The Dirty Streets – Movements [Good for Nothing]

The Dirty Streets are yet to be tagged as the next saviours of rock’n’roll, despite possessing all the relevant traits: a genuine love for all things retro and bluesy, and a vocalist that shares the same soulful aesthetics as Paul Rodgers.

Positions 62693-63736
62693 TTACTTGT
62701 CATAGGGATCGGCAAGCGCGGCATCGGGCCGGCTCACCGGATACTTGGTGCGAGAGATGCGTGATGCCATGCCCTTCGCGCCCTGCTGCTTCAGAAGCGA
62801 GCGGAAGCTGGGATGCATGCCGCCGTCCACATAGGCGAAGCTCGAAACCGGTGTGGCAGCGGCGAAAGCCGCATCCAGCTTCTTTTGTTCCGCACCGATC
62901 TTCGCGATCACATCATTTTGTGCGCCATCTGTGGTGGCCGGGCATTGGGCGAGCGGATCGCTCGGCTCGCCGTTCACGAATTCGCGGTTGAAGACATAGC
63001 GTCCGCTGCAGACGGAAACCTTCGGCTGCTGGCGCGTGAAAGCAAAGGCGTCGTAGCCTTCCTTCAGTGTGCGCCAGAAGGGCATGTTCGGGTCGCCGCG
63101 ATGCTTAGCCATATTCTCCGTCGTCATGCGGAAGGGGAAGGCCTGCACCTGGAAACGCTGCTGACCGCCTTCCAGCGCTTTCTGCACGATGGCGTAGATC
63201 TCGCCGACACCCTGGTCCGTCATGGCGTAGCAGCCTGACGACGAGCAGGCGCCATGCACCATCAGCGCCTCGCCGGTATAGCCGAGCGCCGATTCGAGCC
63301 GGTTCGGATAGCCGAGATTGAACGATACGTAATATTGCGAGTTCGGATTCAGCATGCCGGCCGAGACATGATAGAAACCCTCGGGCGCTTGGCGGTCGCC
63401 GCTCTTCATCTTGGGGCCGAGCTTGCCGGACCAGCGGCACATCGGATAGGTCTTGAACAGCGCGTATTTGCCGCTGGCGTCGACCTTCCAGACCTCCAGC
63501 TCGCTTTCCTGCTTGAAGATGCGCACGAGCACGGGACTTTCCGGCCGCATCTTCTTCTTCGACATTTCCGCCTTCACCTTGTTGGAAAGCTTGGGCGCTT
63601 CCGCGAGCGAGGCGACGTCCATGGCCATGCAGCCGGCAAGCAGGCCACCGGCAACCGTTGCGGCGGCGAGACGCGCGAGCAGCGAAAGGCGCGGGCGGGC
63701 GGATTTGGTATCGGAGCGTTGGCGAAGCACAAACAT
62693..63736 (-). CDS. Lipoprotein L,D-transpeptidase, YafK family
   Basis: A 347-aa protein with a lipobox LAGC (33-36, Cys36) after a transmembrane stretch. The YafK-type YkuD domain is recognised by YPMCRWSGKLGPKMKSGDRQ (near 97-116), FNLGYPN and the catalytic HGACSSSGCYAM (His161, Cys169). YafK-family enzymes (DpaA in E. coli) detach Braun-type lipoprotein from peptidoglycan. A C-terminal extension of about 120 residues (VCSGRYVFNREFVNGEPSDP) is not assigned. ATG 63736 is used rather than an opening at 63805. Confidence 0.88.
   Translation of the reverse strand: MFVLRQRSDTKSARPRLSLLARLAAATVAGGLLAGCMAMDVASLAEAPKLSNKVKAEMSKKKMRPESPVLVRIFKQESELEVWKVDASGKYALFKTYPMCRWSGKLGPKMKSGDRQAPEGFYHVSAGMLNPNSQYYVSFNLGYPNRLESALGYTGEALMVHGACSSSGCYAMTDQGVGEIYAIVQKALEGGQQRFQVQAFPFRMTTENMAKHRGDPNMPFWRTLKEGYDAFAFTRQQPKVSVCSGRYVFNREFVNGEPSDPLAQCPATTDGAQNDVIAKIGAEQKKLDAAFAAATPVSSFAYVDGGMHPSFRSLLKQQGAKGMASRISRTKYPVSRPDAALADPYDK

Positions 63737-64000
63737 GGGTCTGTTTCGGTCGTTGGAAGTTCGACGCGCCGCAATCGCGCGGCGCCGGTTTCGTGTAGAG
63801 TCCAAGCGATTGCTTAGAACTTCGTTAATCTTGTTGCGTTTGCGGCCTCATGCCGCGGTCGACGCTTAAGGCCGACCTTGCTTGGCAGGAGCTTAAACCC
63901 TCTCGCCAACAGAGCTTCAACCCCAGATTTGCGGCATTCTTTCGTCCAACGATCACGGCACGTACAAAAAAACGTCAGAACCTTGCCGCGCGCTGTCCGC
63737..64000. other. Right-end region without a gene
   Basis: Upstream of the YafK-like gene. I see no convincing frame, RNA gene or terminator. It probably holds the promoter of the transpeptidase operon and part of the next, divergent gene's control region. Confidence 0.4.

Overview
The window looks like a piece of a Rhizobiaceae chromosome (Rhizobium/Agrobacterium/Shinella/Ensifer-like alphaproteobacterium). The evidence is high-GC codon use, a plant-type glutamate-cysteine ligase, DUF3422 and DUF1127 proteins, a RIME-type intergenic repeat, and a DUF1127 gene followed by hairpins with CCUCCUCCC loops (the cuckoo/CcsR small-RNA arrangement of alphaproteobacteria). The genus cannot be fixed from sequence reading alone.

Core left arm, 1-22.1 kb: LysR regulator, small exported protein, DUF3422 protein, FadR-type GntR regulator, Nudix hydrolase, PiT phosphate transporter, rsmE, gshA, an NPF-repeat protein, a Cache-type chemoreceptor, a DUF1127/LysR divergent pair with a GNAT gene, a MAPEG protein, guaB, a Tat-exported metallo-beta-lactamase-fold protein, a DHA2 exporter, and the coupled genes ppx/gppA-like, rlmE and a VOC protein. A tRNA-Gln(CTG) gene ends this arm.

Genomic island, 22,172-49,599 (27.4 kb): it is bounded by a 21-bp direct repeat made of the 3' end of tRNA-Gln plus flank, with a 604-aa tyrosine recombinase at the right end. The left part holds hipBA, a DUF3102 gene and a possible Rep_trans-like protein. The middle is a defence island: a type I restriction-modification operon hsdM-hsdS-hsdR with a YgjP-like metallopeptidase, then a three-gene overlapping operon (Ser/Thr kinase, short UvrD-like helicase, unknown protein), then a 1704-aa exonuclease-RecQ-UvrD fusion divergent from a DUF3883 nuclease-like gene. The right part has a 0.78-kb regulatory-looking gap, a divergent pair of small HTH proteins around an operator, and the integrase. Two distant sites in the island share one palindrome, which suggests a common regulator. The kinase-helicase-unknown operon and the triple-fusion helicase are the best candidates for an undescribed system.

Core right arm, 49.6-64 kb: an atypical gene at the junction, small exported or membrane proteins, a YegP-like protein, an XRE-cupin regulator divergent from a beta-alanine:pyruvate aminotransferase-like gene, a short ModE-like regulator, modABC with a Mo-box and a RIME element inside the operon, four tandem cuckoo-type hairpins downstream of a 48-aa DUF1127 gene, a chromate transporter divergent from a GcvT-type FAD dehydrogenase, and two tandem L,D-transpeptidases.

Less explosive than the Black Keys, the Memphis trio is courting the rock-revivalist constituency on their terms; choosing melody and structure over sonic ecstasy. The result is a collection of tracks that are more sophisticated, but no less satisfying. Despite possessing pastoral harmonies, and the narcotic warmth of ‘60s psychedelia, the album’s opener never sounds dated: a statement that is supported by the vibrant guitar bounce of ‘Broke as a Man Can Be’ and the soon-to-be festival sing-a-long of ‘Tryin’ Too Hard’. Breathing exhilarating new life into a familiar genre, Movements is a fantastic release.